I finally said to her, “Don’t make decisions out of fear.”
How long does it take for a man to prove to his beloved that he is the real deal? That his love is real, and their relationship is based on respect and love?
It’s like saying, “When I have a lot of money, then I’ll feel safe.” Then you have a million dollars, but it’s still not enough. “When I have TWO million dollars, then I’ll feel safe.” True story, from Martha Beck.
If 10 years is not enough for someone to prove their intentions, what will another 5 years mean? Another 10? A lifetime?
And you’ve essentially said to this person you love, “Actually, ‘never’ is good. Is ‘never’ good for you?”
Of course, I immediately felt I’d overstepped myself and apologized.
But the day I left for home, she told me she was starting to change her mind.
Later that same day, my baby girl told me Rob had proposed to her, and she had accepted.
My only concern was they hadn’t known each other for years and years, and began dating each other only recently. Did they have enough evidence to make this decision? What if it didn’t work out?
Then I realized I’d decided about Jon in just about as much time.
And I realized there is no way to be absolutely sure about love. We make our best guess, based on the evidence that matters to us.
And we take that magical leap of trust, and hope.
She posted her relationship status change on Facebook, and my husband had this to say:
It has been a wonderful thing to behold. Rob and Robin are highly self-aware people who are smart enough to know the right thing when they see it, and strong enough to work through a process that will take some time and adjustment. I was quite unprepared for how happy this has made me!
My post? “Plus he’s funny & SAYS he thinks we’re nice!”
What does this have to do with art? Plenty. Why am I writing about marriage here today?
Because so many of the things that really matter in the world are based on this leap of faith.
Pursuing your passion. Making art. Getting married. Having kids.
Even pursuing success, when I deconstructed my desires for it, came from a need to show my love and commitment for my art; to hope people love it–and me!; to create a teensy bit more love and hope in the world with the work of my hands and my words.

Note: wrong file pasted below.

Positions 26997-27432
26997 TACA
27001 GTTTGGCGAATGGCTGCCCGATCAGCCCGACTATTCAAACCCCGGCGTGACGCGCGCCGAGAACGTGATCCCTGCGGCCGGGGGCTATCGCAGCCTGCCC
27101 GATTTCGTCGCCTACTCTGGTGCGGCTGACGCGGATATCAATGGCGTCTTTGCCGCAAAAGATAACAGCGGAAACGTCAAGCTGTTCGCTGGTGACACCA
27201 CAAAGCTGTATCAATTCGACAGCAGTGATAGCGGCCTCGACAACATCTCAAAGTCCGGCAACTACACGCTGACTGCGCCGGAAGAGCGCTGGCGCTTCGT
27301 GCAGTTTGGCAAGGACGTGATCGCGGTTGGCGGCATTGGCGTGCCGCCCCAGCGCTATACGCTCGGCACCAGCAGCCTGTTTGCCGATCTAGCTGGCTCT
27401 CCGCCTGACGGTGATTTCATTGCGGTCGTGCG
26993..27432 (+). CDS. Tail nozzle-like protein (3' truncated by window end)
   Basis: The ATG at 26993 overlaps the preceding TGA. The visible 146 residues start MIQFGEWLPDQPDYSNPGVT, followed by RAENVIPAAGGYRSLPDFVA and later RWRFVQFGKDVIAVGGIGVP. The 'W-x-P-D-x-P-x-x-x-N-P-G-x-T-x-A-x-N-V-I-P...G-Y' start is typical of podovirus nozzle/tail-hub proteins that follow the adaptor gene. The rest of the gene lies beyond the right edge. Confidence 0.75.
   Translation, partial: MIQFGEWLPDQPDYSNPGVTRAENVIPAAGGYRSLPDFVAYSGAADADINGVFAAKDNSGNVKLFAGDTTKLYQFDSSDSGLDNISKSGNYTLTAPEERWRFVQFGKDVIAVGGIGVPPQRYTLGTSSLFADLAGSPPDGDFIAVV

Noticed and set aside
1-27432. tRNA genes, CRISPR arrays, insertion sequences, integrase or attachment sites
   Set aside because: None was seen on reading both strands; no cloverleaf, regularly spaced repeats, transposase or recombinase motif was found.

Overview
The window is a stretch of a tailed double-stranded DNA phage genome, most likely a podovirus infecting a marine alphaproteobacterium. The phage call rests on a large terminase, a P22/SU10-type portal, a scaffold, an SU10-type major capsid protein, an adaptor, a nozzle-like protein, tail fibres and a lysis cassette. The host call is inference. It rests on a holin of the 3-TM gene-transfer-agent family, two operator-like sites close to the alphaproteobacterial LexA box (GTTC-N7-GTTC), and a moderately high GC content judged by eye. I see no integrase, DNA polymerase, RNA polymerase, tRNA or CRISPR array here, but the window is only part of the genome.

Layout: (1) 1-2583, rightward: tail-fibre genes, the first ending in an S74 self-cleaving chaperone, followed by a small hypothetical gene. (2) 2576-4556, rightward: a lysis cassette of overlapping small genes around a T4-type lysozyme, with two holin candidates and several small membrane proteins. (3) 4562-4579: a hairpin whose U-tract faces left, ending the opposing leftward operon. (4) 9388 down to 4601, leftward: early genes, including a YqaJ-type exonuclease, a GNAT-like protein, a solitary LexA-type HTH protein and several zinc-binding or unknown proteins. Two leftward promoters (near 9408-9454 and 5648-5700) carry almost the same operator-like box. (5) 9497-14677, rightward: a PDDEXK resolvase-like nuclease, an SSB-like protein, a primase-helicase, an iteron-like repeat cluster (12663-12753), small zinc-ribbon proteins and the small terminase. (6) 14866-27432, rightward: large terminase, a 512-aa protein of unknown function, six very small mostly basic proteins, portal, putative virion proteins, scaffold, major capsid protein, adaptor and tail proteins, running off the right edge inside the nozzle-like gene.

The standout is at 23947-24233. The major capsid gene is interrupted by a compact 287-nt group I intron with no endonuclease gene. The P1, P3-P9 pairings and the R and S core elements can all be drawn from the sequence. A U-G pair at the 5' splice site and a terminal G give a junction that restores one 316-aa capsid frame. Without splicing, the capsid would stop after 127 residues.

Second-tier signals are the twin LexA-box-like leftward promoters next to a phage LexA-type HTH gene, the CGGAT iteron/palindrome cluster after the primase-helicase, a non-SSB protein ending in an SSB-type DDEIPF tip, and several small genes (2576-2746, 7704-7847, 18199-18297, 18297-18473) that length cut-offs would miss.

Whether we mean it or not, whether we sought it or not, or found it or not, love has been by our side every step of the way.
Sometimes we are surrounded by people who cannot show their love very well, or even by some who can’t love very well.
Sometimes we have to create for ourselves the love we can only imagine.
But it’s there. And if we are lucky, and if we are open to it…
When we find it in some small measure, it is a treasure.
And when we find it in abundance, it is a blessing.
The more times I sit by a hospice bedside, holding someone’s hand as they they go out on the tide of their life, the more I know the truth of these hauntingly beautiful words…
…Time has transfigures them into
Untruth. The stone fidelity
They hardly meant has come to be
Their final blazon, and to prove
Our almost-instinct almost true:
What will survive of us is love.
by Phillip Larkin, from “An Arundel Tomb”
In all that you do, in all that you make with your whole heart, may love find you there.
I’m in a tear trying to get ready for a jam-packed weekend. Our 29th wedding anniversary is Sunday, and that’s actually #5 on our list of things to do.
On Monday, we stuff my booth into our car and drive four hours north to
The Balsams, where I’ll be doing a week-long artist-in-residency for the hotel guests–teaching classes, demo-ing, displaying and (hopefully!) selling my artwork.
This kind of thing is really hard on a perfectionist like moi. Trying to do everything perfectly, preparing for every contingency, planning on providing the perfect artistic experience… It’s easy to get lost in all the mundane details of getting everything from here to there, retrieving artwork from other exhibitions today, trying to figure out where my beloved Claudia Rose rubber stamps are. (They’re perfect for the make it & take it workshops I do at The Balsams.)
I know we’ll get all the way up there and I’ll realize I’ve forgotten some critical piece of display or equipment. There will be tears and late-night searches for duct tape and twine, and wondering where the heck I packed the bug spray.
And like a little feather of hope falling gently into my life, came a little card in the mail today.
It was from someone I’d done something nice for a few weeks ago. Short story, part of the nice was a little pair of handmade earrings I threw into a package at the last minute. It wasn’t even my signature polymer work. They were pearl earrings accented with hand-soldered and shaped sterling wire accents, very pretty and organic. But, in my mind, nothing extraordinary at all.
What stopped my buzzy brain was this line:
Luann–the earrings are beautiful! I’ve never had a piece of jewelry that was made by someone I knew. I will wear them often & think of you when I do!
This woman–an intelligent, multi-degreed, active and attractive woman–has never owned a piece of jewelry made by someone she knows…. And she is astonished.
That tiny little gesture I made on a whim, has shifted her whole perception of handmade jewelry. She now owns something she deems doubly–no, triply precious: they are beautiful, they are handmade, they are handmade by me, her friend. Her mind boggles.